Saskatchewan Express Entry Sub-Category Reopens With Expanded Occupations List

Saskatchewan Express Entry Sub-Category Reopens With Expanded Occupations List

Saskatchewan Express Entry Sub-Category Reopens With Expanded Occupations List

Saskatchewan Express Entry Sub-Category Reopens With Expanded Occupations List

The International Skilled Worker – Express Entry sub-category of the Saskatchewan Immigrant Nominee Program (SINP) has reopened with an expanded list of 43 in-demand occupations. This sub-category is aligned with Canada’s Express Entry immigration selection system.

Eligible candidates in the Express Entry pool with work experience in one of these occupations may be able to submit an application for a provincial nomination under the SINP, resulting in 600 additional Comprehensive Ranking System (CRS) points being awarded and an Invitation to Apply (ITA) for permanent residence being issued during a subsequent draw from the pool.

The SINP International Skilled Worker – Express Entry sub-category operates on a first-come, first-served basis, and applicants do not need a job offer in order to apply.

Up to 600 new applications will be accepted during this intake period.

The new in-demand occupations list

Of the 43 in-demand occupations on the updated list, 20 occupations do not require any specific professional licensure. The other 23 occupations do require some form of professional licensure.

The previous list included 17 occupations. Therefore, some candidates in the Express Entry pool who were not previously eligible to apply to the SINP may now be eligible to do so.

No licensure required

NOC OCCUPATION
0124 Advertising, marketing, and public relations managers
0423 Managers in social, community and correctional services
1112 Financial and investment analysts
1122 Managers in Professional occupations in business management consulting
1123 Professional occupations in advertising, marketing, and public relations
2211 Chemical technologists and technicians
2121 Biologists and related scientists
2123 Agricultural representatives, consultants, and specialists
2225 Landscape and horticulture technicians and specialists
2231 Civil engineering technologists and technicians
2241 Electrical and electronics engineering technologists and technicians
2242 Electronic service technicians (household and business equipment)
2243 Industrial instrument technicians and mechanics
2253 Drafting technologists and technicians
0714 Facility operation and maintenance managers
0811 Managers in natural resources production and fishing
0821 Managers in agriculture
0911 Manufacturing managers
0912 Utilities managers

Licensure required

NOC OCCUPATION SINP REQUIREMENTS RELATED TO PROFESSIONAL STATUS OR LICENSURE
0211 Engineering managers Provide documentation from the Association of Professional Engineers and Geoscientists of Saskatchewan (APEGS) showing your Engineer-in-Training membership; or a letter from APEGS indicating that you have been assigned Confirmatory Exams.
2131 Civil engineers Provide documentation from the Association of Professional Engineers and Geoscientists of Saskatchewan (APEGS) showing your Engineer-in-Training membership; or a letter from APEGS indicating that you have been assigned Confirmatory Exams.
2132 Mechanical engineers Provide documentation from the Association of Professional Engineers and Geoscientists of Saskatchewan (APEGS) showing your Engineer-in-Training membership; or a letter from APEGS indicating that you have been assigned Confirmatory Exams.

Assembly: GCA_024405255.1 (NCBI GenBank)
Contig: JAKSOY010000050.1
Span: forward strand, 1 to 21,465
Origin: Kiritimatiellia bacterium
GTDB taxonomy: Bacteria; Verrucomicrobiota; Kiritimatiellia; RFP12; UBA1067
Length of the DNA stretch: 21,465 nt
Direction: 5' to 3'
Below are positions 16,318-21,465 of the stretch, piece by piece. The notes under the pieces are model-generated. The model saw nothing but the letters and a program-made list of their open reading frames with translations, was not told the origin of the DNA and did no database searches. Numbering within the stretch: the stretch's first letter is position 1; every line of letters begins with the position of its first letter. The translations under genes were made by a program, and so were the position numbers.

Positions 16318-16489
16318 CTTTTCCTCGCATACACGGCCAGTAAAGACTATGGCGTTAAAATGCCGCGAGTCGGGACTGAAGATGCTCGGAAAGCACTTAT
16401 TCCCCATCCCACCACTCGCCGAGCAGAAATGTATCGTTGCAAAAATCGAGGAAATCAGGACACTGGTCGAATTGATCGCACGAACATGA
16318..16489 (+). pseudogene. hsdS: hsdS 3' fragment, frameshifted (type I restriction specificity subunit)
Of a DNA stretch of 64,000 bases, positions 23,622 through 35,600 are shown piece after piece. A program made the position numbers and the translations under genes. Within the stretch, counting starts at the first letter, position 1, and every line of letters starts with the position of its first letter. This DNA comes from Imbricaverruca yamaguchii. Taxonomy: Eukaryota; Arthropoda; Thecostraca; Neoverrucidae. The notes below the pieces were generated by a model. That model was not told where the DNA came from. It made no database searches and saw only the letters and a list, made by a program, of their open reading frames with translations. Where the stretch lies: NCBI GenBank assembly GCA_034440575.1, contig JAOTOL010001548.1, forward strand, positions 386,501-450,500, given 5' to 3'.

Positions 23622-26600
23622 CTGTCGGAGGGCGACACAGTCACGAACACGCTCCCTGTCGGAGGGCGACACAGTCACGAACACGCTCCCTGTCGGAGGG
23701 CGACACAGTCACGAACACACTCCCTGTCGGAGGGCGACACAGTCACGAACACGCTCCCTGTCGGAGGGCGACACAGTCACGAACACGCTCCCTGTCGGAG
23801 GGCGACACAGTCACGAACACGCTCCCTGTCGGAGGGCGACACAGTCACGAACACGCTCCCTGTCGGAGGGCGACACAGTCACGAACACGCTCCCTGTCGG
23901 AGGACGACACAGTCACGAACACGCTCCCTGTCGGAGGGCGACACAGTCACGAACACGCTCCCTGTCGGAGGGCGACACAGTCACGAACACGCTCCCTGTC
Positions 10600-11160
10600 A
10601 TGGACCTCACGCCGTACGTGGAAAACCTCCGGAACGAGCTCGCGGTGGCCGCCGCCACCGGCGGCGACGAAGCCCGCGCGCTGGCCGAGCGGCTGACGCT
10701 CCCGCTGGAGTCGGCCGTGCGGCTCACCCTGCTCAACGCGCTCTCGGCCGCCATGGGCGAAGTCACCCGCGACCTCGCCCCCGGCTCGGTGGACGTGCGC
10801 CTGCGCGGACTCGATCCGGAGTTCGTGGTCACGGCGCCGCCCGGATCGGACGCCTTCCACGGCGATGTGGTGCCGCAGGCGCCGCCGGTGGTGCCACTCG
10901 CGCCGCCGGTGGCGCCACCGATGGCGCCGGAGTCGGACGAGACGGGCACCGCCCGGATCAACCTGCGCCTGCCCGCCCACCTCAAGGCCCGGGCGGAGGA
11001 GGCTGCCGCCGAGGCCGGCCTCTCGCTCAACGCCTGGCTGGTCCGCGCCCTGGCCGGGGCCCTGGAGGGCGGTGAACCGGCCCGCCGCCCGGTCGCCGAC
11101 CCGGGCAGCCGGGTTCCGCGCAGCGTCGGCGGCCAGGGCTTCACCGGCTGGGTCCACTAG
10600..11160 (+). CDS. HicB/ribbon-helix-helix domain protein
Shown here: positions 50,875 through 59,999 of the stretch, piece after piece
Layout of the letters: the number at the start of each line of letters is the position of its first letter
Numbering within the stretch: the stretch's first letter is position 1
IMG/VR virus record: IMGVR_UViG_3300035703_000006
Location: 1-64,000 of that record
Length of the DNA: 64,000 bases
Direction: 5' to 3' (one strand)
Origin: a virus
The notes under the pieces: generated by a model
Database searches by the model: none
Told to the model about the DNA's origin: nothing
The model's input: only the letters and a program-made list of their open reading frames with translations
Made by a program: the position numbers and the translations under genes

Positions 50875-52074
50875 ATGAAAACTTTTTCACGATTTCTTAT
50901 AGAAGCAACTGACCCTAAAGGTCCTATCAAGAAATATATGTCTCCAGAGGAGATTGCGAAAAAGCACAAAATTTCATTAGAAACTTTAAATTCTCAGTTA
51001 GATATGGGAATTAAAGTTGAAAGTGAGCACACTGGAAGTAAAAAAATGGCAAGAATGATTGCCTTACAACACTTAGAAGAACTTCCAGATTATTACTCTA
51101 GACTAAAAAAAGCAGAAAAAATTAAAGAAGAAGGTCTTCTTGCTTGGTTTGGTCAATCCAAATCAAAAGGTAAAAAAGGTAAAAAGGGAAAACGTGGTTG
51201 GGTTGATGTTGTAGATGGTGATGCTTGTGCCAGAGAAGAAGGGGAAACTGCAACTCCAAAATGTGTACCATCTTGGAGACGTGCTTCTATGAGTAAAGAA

2133 Electrical and electronics engineers Provide documentation from the Association of Professional Engineers and Geoscientists of Saskatchewan (APEGS) showing your Engineer-in-Training membership; or a letter from APEGS indicating that you have been assigned Confirmatory Exams.
2141 Industrial and manufacturing engineers Provide documentation from the Association of Professional Engineers and Geoscientists of Saskatchewan (APEGS) showing your Engineer-in-Training membership; or a letter from APEGS indicating that you have been assigned Confirmatory Exams.
2147 Computer engineers (except software engineers and designers) Provide documentation from the Association of Professional Engineers and Geoscientists of Saskatchewan (APEGS) showing your Engineer-in-Training membership; or a letter from APEGS indicating that you have been assigned Confirmatory Exams.
2151 Architects Provide your “Academic Certification” documentation from the Canadian Architectural Certification Board (CACB).

Or

Documentation from the Canadian Architectural Certification Board (CACB) showing your acceptance into the Broadly Experienced Foreign Architect (BEFA) program including an invitation to apply to the self-assessment phase (2nd step).

2154 Land surveyors Provide documentation from the Canadian Board of Examiners for Professional Surveyors (CBEPS) showing your “Candidate status” and eligibility to write the CBEPS candidate examinations.
2173 Software engineers and designers Provide documentation from the Canadian Association of Information Technology Professionals (CIPS) showing your:

·         Candidate Membership as an Associate Information Technology Professional (AITP); or,

·         Certified Membership as an Information Systems Professional (I.S.P); or,

·         Certified Membership as an Information Technology Certified Professional of Canada (ITCP).

For more information, visit the provincial regulator the Canadian Association of Information Technology Professionals (CIPS).

2175 Web designers and developer Provide documentation from the Canadian Association of Information Technology Professionals (CIPS) showing your:

·         Candidate Membership as an Associate Information Technology Professional (AITP); or,

·         Certified Membership as an Information Systems Professional (I.S.P); or,

·         Certified Membership as an Information Technology Certified Professional of Canada (ITCP).

For more information, visit the provincial regulator the Canadian Association of Information Technology Professionals (CIPS).

4151 Psychologists Provide documentation from the Saskatchewan College of Psychologists showing your eligibility for provisional licensure.